I worry whether or not my child would be better with someone as a parent that wasn’t me; my child deserves someone who could offer more financial security and all of those things that kids want: nice clothes, toys, books, games, electronics, vacations, and memories. Right now, I feel like the only thing that I can offer my child is supervision. I can’t give everything that I want to give. And it makes me feel like the biggest failure in the world. The contempt that you throw my way when you look at me and make snap judgments against me for being poor doesn’t even compare to the contempt that I feel for myself.
I worry about my health. For the last few months, I’ve had some pretty terrible stomach pains. I don’t have insurance. I cannot afford the $150 office visit. I scour the internet, searching for home remedies, hoping that one of them will give me some sort of relief. Normally I can handle it, but the painful gall stones almost did me in. I haven’t had a pap smear in three years. What happens if one day I just discover I have cancer? And I could have prevented it had I been able to get a physical each year?
Lately, my biggest worry is this: What if this is all there is for me in this life?
I’m what poverty in America looks like.
I don’t want a lot of things. It would be nice to have furniture. It doesn’t even have to be fancy. It would be nice to get the good ground beef instead of the ground beef that is about to go bad and needs to be sold right away. It would be nice to treat my child to a movie or museum or a toy that has been requested multiple times with the answer always being not now. It would be nice to not dread Christmas, for Thanksgiving to be more than a Turkey Loaf in the oven, to have clothes that fit me, to get my hair cut in a salon, to have a nice dinner out, to be able to join a gym, to wax my eyebrows, afford make up, to have a car and to be able to get in and just drive.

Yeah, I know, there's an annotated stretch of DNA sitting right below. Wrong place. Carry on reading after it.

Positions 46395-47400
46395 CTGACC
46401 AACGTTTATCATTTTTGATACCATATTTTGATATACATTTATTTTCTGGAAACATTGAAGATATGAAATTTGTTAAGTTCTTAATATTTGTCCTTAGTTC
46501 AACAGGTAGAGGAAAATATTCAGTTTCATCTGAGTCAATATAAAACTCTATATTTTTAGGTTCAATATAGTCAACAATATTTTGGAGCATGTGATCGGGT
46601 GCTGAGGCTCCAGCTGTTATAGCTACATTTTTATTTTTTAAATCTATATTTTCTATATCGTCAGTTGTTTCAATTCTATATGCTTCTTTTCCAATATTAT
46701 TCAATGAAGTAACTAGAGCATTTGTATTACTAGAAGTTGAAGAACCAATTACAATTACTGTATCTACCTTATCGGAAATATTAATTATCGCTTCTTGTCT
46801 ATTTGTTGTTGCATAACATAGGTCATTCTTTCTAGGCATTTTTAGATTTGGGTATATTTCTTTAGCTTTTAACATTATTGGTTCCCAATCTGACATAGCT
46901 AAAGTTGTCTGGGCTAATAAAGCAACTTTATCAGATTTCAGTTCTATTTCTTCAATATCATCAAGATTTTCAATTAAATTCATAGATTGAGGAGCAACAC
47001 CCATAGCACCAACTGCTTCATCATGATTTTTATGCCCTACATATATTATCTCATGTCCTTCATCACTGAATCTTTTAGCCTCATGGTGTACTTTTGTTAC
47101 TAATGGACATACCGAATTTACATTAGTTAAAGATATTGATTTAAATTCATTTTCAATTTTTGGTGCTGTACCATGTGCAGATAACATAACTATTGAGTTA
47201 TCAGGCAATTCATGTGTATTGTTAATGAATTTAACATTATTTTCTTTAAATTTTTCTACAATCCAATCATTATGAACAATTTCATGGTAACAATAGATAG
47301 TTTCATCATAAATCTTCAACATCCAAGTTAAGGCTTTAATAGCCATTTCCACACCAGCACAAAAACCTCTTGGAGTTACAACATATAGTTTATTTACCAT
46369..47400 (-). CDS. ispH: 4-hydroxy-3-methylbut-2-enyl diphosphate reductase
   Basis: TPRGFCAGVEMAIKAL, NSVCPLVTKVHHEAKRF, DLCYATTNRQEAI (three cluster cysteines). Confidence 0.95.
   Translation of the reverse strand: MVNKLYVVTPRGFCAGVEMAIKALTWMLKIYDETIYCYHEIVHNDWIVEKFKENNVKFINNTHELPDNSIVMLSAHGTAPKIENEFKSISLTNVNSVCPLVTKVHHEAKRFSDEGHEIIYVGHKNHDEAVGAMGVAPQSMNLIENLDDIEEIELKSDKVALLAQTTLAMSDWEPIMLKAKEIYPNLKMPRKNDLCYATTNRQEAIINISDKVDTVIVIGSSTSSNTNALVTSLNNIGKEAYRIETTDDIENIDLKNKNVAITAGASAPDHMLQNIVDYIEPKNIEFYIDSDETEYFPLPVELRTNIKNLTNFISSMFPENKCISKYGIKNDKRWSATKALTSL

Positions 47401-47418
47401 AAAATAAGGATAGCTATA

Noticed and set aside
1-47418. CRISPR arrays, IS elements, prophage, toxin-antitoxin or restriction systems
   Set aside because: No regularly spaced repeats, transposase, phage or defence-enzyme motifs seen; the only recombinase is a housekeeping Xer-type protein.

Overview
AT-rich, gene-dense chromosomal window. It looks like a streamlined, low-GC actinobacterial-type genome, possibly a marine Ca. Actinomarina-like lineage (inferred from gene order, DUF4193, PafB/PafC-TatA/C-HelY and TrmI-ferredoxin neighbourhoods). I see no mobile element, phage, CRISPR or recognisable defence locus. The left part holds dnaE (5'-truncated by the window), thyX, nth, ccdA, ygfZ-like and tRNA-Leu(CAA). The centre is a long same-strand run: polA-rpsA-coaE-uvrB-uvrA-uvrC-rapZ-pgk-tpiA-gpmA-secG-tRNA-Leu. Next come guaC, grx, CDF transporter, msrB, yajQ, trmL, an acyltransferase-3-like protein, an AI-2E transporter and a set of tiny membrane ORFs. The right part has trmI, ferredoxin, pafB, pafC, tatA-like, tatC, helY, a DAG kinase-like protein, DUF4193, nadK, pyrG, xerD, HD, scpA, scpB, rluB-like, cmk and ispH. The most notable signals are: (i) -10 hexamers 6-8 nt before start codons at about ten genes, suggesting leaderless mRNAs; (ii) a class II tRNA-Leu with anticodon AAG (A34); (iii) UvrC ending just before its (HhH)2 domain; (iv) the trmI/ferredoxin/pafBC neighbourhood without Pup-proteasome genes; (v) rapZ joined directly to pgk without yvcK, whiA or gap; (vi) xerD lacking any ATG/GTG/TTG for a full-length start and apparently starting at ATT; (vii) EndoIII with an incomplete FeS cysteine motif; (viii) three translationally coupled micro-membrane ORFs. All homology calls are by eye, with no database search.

What I want is for you to understand. I don’t want your judgments and your hate and your flippant comments about how I am a lazy sack of shit and your self-righteous declaration that you work hard for your money and you shouldn’t have to support me. I don’t want you to. I just want a chance. But believe me when I tell you that just getting up in the morning in the political climate we live in is hard work. Doing it all on my own is hard work. And trying to not fall apart is hard work.
What I want most is for you to see me as a person, someone that has a lot of worries and a lot of fears, someone that loves and cares and tries to do what good I can, but mostly someone that isn’t the cartoon character that you have created in your mind about people like me – the poor.